Sometimes more than one individual is required to pay a support amount for the same child in a tax year. This may occur where there is shared custody or where there is a change in custody during the year. In such cases, subsection 118(5.1) ensures that one individual can still claim the EDC or the Canada caregiver tax credit for an infirm child (which is claimed under paragraph (b.1) of the description of B in subsection 118(1)). However, both individuals must agree on who is entitled to claim these personal tax credits in respect of a particular person. If the parties cannot agree, paragraph 118(4)(b) of the Act prevents both individuals from claiming the credit.
In the recent Tax Court of Canada decision Bayrack v The Queen, 2019 TCC 53, Justice Wong made the following observation with respect to these provisions:
“Distilling the provisions down to their practical effect for the purposes of the present appeal - if only one parent pays child support, then subsection 118(5) applies to preclude a deduction under subsection 118(1). However, if both parents pay child support to each other, then subsection 118(5.1) applies to preclude the application of subsection (5). The result would then be that the deduction under subsection (1) is allowed.”
Where parents live separate and apart due to a breakdown in their marriage or common-law partnership, and share custody of two or more minor children, one parent may be able to claim the EDC for one child, and the other parent may be able to claim the credit for another child. However, a particular parent must meet all of the requirements to claim a particular child and ensure that the limitations listed in subsections 118(4) and 118(5) do not apply. This is described in paragraph 2.57 of Income Tax Folio S1-F4-C2.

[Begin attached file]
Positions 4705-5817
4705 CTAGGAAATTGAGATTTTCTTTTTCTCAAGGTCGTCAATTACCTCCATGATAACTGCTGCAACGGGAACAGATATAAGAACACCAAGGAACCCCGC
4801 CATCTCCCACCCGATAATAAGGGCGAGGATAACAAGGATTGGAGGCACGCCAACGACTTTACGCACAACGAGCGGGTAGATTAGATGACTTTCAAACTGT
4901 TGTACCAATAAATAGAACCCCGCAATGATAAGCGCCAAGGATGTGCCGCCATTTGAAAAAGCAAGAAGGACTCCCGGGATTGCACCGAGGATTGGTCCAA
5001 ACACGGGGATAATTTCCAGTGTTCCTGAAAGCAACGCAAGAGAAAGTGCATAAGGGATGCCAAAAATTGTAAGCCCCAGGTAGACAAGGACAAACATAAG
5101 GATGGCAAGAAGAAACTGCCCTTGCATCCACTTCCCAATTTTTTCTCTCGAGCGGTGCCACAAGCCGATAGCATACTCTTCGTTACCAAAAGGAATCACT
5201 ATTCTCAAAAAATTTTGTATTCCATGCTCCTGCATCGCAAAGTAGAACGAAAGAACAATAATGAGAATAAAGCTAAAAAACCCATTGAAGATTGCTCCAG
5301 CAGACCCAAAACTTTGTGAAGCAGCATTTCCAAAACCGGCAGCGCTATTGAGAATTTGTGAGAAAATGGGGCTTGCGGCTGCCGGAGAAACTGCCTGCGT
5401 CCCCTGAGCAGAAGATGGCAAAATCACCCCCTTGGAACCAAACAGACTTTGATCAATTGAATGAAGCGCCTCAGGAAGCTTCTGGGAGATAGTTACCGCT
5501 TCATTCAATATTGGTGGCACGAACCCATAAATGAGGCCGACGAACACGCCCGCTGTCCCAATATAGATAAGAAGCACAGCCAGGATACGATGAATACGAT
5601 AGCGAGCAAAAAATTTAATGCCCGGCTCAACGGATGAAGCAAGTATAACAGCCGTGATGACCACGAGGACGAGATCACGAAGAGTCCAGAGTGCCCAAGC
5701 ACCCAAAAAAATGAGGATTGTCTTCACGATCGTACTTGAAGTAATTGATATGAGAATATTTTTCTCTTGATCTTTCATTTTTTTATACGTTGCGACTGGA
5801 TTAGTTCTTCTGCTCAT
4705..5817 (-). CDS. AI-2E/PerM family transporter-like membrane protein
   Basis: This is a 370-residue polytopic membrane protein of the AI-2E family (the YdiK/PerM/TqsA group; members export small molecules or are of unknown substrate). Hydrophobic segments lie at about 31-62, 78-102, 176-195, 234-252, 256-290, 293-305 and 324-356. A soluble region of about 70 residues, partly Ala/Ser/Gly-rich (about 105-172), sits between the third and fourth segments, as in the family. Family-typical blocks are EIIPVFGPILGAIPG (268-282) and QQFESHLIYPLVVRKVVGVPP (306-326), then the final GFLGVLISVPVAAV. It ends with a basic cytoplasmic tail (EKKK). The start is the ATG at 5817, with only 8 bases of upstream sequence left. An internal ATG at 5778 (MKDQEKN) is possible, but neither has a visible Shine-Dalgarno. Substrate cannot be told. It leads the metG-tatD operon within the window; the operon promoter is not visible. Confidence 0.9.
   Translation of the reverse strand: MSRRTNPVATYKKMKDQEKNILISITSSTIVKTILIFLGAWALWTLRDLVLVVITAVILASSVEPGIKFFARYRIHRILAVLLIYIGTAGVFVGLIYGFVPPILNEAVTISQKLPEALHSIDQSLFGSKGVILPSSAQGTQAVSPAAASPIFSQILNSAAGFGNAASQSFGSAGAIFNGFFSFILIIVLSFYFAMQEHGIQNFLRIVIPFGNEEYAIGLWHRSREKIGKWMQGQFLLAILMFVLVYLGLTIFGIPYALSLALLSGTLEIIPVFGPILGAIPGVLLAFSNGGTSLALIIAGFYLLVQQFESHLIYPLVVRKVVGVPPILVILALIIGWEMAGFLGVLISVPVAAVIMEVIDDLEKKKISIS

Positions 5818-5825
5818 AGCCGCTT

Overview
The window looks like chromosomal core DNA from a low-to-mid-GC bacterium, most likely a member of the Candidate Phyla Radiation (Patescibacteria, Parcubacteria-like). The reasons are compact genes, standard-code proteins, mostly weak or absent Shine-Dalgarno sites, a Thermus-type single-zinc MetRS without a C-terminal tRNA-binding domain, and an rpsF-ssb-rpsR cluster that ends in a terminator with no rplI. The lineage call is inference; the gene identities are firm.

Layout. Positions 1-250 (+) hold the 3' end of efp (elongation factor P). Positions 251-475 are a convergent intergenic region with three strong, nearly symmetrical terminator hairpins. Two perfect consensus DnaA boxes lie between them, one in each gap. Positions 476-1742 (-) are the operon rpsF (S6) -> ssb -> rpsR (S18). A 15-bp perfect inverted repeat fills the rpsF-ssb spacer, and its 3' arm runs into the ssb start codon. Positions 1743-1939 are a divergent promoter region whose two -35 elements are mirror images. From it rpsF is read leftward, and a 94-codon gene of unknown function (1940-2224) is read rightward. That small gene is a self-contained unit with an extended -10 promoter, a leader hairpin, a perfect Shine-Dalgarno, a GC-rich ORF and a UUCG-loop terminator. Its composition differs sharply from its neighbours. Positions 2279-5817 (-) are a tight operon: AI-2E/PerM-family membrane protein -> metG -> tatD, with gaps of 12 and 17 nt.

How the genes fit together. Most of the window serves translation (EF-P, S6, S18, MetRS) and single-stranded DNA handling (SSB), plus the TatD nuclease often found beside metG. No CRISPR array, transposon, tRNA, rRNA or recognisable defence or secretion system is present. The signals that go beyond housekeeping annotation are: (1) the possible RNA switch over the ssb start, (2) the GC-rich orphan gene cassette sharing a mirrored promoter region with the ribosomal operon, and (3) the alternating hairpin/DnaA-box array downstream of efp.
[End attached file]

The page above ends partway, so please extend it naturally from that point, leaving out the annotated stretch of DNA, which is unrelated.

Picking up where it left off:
In the context of a shared custody situation, in order for subsection 118(5.1) to apply, both parents must be precluded from deducting an EDC or the Canada caregiver tax credit for an infirm child, because of subsection 118(5). In order for subsection 118(5) to apply to both parents, they must each be “required to pay a support amount (within the meaning assigned by subsection 56.1(4)”.
The concept of a support amount and how this term is defined in subsection 56.1(4), is described in paragraph 3.10 of the Support Payments folio, wherein it is stated:
“… an amount is a support amount if:
- it is payable or receivable as an allowance on a periodic basis;
- it is paid for the maintenance of the recipient, the children of the recipient, or both;
- the recipient has discretion as to the use of the amount; and
- where the recipient of the amount is the spouse or common-law partner or former spouse or common-law partner of the payer, the parties are living separate and apart because of a breakdown of their relationship and the amount is receivable under an order of a competent tribunal or under a written agreement; or